From clay to Mother Earth, as Crowell spoke of being drawn more and more to the blues as a way of getting to the real root. He spoke, too, of being turned on to and by music, by a band the ones who knew back in the early ‘70s all swore by: Mother Earth, a hippie bluesy amalgamation that was as real as it got.
Crowell then introduced the inimitable Tracy Nelson, rarely seen, but always resonate, to join them for a few songs. Nelson, flat slate-colored hair still spilling below her shoulders, has the posture of a proud woman and the voice of the molten global core.
Adjusting her mic at the electric piano, she spoke of the man who left her bereft enough to write her first song, and the women – Linda Ronstadt, Maria Muldaur, Etta James – who cut it before unfurling a series of thick chords and her own gospel meets the street witness/moan “Down So Low,” where it’s not the gone guy who’s laid her out, but the inability to find somebody new.
Sustaining the “Ohhhh…” in “low,” the tremors of agony washed over the crowd, leaving the room torn and broken, bereft in a field of Nelson’s pain. Only Kimbrough’s slide playing, easing into the clenched melody and offering some mirror of the agony in an ecstatic counterpoint broke the tension enough to breath.
Breathing came eventually, as did a standing ovation. The relief in the room was carried Nelson to “Livin’ the Blues Tonight,” a barrelhouse stomper that strides, strolls and saunters through bad ‘hoods, crummy bars, old jukeboxes and her own will to bask in the glow of what she does best.
To follow that force of nature, Bullington enlisted wry commentary. A truculent little song – with spry details about pitch correct and “rum drinks by the pool,” not to mention a rejoinder for turning its back on the Dixie Chicks” – he wielded the Woody Guthrie-feeling protest of “Country Music, I’m Talking To You” with enough Steve Goodman bon vivre to coldcock the truth about the erosion of “this pure lyrical form that is not what it could be, at least what gets through.”
Packing a wallop with a chorus,
“I don’t love you like I used to do…
“You left me, I didn’t leave you…,” the Montana native held an entire industry’s hands to the flame without ever flinching. For the crowd that included Americana Music Association head Jed Hilley, Aussie guitarslinger/songwriter Jed Hughes, video producer/documentarian Joanne Gardner and Crowell’s daughter emergent progressive alt songwriter Chelsea, the song drew smiles that spread like butter across their faces.
For Crowell, that sense of daughters, wives, families and his own history inspired not a song of his own, but a yearning to sing Haggard’s “Farmer’s Daughter.” Embracing the master – who’d been the object of yet another clever tale of following the Bakersfield populist for an entire Songwriters Night – the stakes of a father seeing his daughter becoming someone’s wife was palpably vulnerable and wonderfully real.
That reality is everything when production is eschewed, big stakes and momentum sidelined as the truth is served up as the main event. One of the evening’s truths was unexpressed: Bullington had just been diagnosed with extreme cancer. The prognosis is maybe a year.
Being a doctor, he understands in ways civilians can’t. And being a man of song, he knows the power of words strung like Christmas lights across melody.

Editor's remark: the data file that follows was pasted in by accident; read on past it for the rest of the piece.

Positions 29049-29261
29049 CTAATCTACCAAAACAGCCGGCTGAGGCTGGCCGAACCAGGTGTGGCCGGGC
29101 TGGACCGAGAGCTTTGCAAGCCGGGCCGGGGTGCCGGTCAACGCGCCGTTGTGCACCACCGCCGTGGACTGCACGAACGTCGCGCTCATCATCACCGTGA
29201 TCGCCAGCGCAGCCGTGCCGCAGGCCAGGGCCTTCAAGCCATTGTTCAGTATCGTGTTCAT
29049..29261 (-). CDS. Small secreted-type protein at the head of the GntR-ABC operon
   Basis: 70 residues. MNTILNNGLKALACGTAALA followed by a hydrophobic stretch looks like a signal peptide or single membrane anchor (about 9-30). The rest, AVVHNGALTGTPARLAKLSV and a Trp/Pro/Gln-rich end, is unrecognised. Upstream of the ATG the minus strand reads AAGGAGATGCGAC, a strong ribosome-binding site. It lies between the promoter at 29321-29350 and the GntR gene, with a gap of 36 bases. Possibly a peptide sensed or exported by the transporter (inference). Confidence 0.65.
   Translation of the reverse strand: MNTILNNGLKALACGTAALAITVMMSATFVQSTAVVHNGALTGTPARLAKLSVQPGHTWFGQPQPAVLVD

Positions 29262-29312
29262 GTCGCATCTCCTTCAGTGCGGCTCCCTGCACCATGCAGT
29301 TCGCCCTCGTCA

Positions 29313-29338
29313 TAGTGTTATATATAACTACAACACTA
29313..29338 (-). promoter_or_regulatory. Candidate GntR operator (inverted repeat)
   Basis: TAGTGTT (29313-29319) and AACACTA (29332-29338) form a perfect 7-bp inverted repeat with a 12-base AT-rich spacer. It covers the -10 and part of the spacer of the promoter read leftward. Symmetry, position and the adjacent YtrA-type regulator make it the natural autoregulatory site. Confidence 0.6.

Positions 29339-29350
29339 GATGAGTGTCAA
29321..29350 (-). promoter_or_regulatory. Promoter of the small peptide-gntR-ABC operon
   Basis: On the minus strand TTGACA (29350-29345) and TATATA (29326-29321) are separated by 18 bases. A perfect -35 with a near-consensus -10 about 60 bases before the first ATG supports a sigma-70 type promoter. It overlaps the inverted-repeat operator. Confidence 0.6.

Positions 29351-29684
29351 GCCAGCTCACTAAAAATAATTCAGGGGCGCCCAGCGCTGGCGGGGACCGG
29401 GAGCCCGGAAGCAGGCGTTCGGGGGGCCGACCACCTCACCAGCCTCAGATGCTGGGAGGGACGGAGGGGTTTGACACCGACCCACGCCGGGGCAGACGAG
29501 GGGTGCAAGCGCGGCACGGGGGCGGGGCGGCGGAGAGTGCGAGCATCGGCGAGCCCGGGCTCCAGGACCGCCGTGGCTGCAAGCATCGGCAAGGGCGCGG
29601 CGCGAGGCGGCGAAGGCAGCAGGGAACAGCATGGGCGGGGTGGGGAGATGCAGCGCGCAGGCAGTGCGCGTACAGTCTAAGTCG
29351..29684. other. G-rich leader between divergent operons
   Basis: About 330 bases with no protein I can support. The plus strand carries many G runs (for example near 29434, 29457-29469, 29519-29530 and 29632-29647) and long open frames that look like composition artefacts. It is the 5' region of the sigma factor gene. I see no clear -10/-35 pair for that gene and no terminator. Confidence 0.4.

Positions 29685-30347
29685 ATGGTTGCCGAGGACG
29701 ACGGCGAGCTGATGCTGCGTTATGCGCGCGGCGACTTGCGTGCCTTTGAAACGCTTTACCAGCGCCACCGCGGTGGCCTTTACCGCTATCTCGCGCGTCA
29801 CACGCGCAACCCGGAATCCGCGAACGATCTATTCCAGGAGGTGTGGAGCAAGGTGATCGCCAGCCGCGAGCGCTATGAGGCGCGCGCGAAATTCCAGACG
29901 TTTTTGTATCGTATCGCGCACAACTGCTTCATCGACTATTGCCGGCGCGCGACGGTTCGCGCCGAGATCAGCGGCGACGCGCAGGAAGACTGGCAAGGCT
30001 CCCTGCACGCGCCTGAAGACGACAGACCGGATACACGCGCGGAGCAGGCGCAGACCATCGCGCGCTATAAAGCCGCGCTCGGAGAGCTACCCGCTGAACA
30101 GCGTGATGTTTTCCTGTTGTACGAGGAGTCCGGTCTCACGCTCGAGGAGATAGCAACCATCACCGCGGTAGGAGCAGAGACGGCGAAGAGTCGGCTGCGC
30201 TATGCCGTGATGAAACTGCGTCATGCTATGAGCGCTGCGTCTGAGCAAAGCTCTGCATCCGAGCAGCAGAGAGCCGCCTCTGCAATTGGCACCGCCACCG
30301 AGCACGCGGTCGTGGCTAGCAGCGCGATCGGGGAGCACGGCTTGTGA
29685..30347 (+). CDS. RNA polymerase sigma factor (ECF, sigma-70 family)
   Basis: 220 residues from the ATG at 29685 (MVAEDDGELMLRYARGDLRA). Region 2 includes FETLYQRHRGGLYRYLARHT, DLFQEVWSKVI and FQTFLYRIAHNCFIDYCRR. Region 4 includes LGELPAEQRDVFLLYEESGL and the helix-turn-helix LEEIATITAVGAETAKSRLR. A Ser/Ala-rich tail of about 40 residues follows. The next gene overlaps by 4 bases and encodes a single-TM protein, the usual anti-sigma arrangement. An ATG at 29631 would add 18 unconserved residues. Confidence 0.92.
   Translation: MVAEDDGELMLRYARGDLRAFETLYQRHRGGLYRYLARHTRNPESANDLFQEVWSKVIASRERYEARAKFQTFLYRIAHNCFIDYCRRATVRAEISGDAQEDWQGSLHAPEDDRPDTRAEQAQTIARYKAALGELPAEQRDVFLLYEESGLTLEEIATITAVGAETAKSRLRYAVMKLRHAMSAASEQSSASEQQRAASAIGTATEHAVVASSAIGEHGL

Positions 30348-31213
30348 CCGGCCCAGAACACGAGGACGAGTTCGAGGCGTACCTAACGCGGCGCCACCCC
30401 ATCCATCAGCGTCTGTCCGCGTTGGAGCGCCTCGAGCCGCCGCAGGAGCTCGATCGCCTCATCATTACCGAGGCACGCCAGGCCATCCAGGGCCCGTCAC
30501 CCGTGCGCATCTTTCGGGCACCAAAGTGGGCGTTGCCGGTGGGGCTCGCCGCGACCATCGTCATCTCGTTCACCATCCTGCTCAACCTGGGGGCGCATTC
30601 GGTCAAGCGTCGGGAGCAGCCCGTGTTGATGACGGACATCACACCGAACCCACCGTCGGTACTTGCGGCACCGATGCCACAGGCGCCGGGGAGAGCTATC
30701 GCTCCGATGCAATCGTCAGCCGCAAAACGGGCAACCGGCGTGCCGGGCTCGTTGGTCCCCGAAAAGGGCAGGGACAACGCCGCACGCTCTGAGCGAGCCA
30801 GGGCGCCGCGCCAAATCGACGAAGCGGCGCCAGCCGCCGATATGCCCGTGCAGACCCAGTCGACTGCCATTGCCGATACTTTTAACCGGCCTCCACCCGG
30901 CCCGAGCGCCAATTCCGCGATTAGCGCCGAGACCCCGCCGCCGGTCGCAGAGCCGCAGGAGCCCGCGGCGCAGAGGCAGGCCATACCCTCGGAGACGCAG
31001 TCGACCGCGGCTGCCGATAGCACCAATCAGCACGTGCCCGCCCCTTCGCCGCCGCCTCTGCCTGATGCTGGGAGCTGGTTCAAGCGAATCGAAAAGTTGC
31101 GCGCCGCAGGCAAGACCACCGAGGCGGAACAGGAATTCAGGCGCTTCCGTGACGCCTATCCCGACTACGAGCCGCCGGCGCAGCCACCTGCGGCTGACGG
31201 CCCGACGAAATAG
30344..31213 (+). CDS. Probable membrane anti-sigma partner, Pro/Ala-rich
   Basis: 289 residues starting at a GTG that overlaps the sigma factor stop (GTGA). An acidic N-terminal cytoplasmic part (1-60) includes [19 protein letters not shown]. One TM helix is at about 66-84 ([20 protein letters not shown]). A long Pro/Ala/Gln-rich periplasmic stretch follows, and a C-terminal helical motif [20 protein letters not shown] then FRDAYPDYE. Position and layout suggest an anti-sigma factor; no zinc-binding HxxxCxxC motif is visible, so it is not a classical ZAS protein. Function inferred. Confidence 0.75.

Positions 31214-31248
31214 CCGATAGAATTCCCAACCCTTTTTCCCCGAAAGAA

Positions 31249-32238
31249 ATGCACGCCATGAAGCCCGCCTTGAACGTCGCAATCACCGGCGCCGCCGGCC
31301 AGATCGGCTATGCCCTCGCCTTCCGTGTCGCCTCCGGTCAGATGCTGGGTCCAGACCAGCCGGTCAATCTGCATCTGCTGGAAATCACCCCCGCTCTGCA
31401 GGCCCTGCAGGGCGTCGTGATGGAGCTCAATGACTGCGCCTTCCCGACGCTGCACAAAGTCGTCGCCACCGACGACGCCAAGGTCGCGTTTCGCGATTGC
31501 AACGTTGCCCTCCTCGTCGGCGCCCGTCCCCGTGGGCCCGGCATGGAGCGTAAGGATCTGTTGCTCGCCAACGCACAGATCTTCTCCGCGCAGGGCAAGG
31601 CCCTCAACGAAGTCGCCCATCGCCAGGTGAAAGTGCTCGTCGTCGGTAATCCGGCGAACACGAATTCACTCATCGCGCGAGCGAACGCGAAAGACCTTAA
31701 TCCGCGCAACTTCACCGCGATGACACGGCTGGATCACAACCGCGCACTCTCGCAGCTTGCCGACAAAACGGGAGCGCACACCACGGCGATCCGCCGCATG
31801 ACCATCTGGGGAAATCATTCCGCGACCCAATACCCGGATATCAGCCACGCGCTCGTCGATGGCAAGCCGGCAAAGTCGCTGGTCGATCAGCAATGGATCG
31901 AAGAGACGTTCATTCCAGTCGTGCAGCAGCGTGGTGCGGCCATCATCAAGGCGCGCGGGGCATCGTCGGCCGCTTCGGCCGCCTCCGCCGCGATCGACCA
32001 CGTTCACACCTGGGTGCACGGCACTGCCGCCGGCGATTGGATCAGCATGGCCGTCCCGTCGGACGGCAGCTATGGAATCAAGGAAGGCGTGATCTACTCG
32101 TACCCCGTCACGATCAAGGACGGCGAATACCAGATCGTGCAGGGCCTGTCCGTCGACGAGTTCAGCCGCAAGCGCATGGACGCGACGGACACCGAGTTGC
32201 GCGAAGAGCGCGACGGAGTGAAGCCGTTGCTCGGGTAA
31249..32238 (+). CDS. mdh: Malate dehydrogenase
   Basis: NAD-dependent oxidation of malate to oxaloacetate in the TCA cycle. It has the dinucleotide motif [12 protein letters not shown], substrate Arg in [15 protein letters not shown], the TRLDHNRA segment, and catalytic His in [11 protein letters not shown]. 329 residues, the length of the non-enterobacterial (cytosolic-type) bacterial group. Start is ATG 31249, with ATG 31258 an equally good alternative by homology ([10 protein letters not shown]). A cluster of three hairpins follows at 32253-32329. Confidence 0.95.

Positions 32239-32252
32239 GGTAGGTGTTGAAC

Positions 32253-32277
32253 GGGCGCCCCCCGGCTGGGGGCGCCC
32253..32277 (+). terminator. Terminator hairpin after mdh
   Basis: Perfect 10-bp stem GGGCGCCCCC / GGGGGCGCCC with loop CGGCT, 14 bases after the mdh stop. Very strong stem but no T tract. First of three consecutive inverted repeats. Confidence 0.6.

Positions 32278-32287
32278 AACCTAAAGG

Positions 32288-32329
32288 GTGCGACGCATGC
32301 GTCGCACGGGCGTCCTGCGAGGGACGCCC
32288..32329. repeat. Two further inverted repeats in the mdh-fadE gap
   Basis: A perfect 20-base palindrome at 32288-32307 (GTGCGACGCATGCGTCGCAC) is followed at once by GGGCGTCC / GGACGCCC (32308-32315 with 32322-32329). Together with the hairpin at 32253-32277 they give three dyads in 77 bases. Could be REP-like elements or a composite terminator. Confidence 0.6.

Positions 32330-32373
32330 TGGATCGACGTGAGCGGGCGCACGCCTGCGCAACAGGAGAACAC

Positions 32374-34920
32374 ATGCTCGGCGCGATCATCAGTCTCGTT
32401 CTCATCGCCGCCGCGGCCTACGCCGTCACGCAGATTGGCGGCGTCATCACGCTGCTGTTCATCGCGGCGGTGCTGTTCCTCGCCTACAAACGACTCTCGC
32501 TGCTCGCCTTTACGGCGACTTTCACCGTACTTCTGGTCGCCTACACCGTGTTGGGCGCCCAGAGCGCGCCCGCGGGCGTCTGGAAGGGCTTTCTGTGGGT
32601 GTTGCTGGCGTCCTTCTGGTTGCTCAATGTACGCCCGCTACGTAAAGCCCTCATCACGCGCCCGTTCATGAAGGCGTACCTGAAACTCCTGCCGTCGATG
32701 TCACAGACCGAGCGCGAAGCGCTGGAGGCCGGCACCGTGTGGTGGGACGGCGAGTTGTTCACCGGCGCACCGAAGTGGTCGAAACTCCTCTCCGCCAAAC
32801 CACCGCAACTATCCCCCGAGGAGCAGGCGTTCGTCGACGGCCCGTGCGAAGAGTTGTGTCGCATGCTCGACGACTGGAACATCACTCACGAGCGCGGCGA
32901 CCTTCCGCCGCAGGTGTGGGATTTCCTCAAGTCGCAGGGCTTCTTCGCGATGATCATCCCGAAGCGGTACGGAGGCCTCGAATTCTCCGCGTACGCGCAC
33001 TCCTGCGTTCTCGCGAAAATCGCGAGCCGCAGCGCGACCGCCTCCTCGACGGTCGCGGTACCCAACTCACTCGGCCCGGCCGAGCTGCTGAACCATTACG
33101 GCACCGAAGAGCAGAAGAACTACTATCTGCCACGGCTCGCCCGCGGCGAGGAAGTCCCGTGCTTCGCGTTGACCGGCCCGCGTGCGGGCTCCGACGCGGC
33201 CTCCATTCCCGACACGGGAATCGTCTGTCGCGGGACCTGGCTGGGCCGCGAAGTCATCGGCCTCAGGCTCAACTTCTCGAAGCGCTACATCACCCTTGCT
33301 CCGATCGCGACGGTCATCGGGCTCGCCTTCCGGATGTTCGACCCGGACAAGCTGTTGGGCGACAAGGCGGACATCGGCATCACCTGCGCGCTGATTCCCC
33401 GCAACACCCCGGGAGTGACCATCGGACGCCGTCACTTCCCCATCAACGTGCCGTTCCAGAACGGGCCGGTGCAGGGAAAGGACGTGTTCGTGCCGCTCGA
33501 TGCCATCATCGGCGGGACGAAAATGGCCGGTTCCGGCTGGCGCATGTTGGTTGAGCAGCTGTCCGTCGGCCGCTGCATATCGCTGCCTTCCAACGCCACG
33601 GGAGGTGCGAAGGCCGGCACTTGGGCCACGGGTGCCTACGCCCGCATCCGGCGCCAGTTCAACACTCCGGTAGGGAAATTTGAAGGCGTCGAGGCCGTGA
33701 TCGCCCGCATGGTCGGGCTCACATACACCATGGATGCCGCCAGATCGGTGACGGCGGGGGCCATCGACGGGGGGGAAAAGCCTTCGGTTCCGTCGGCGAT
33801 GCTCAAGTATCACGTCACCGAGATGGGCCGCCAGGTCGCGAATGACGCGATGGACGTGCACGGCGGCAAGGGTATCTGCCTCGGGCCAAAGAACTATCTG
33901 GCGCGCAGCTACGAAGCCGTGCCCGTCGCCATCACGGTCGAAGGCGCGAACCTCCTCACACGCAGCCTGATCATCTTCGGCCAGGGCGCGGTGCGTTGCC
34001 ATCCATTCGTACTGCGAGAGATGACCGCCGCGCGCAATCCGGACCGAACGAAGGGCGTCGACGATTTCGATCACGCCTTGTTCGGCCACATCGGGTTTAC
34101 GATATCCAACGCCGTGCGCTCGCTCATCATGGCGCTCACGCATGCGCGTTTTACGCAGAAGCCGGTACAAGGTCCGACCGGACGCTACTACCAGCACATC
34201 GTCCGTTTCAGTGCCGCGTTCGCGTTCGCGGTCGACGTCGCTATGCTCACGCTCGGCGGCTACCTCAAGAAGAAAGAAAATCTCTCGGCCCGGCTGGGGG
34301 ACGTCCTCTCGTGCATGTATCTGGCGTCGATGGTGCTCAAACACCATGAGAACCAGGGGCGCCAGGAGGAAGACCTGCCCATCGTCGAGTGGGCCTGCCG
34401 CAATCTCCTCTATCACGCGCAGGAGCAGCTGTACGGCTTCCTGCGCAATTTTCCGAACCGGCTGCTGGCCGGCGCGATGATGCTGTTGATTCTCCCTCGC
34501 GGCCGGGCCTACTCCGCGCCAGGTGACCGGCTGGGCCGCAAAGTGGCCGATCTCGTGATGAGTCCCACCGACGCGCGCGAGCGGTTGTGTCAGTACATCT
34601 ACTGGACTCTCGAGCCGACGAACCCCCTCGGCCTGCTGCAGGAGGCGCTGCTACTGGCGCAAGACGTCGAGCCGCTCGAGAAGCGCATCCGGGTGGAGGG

Though he never played that card, he basked in what that moment onstage at the Station Inn, where Alison Krauss and Dr Ralph Stanley, the McCrourys and Guy Clark have all held the overstuffed room rapt, meant.
Taking the night’s last turn before the stage was turned over to the next wave of hipster grassers, Bullington, with his crown of thick dark hair and licorice whip thin frame, found a quiet song with a few notes and started littering them with the normal details of a family coming to life. Squabbling kids, an abandoned glass of juice that must be drunk, starting the car, a shirt worn for some new boyfriend all rolled by unceremoniously enough, and then the dangling detail of taking their mother to see the doctor set the stage for a song that runs by so many moments like fence posts, creating the teetering for the rest just beyond the next curve.
Drawing the room in, Bullington maintained the tension on his song: the cold white hospital, the sense of fear never articulated and the meaning of a clean bill of health truly settling in on a homeward bound off-ramp, at a drive-through fast food window.
All stitched up with the returning refrain “twangy guitars on the radio” at every turn, his songs journeys through the way things really happen. After all that turmoil and the brave facades in the face of the unknown, it will be a night of pizza with the kids, getting a tree, knowing this year Christmas will have a real cause for celebration… and the relief will be felt, not sold.
Never flinching, never playing to rheumy sentiment, Bullington unwinds his story – taking the small details that ground reality in such comforting ways, moving to a happy ending that isn’t larger than life or glistening with Hollywood touches.
It is a happy ending in the song. Perhaps for Bullington, the songwriter so few know, just sharing the stage with legends, with lifers, with players like Crowell and Scott and Kimbrough is all the happy his ending needs.
Certainly in a room of love and respect, the notion of being part is heady. It can’t change a life or stop the inevitable, but it can let people be seen and heard and felt. Not even just the performers, but the people sitting in the room listening.
Whether the sold-out crowd realized the O. Henry turn of the singer and his song or not, the idea that a family can face down the thing we all fear and get to an ending where everyone’s okay was affirming. In dire times, just the tangible notion – here writ in song – seems that much more believable by the common details it’s measured in, and the way it pours from a man who looks so much like the rest of us.
Hope from one who may be out of it, for so many looking to believe, it’s music’s most compelling essence. It transcends fame, flash or fashion, arriving humbly from a songwriter/doctor no one really knew and most likely won’t forget.
6 December 2012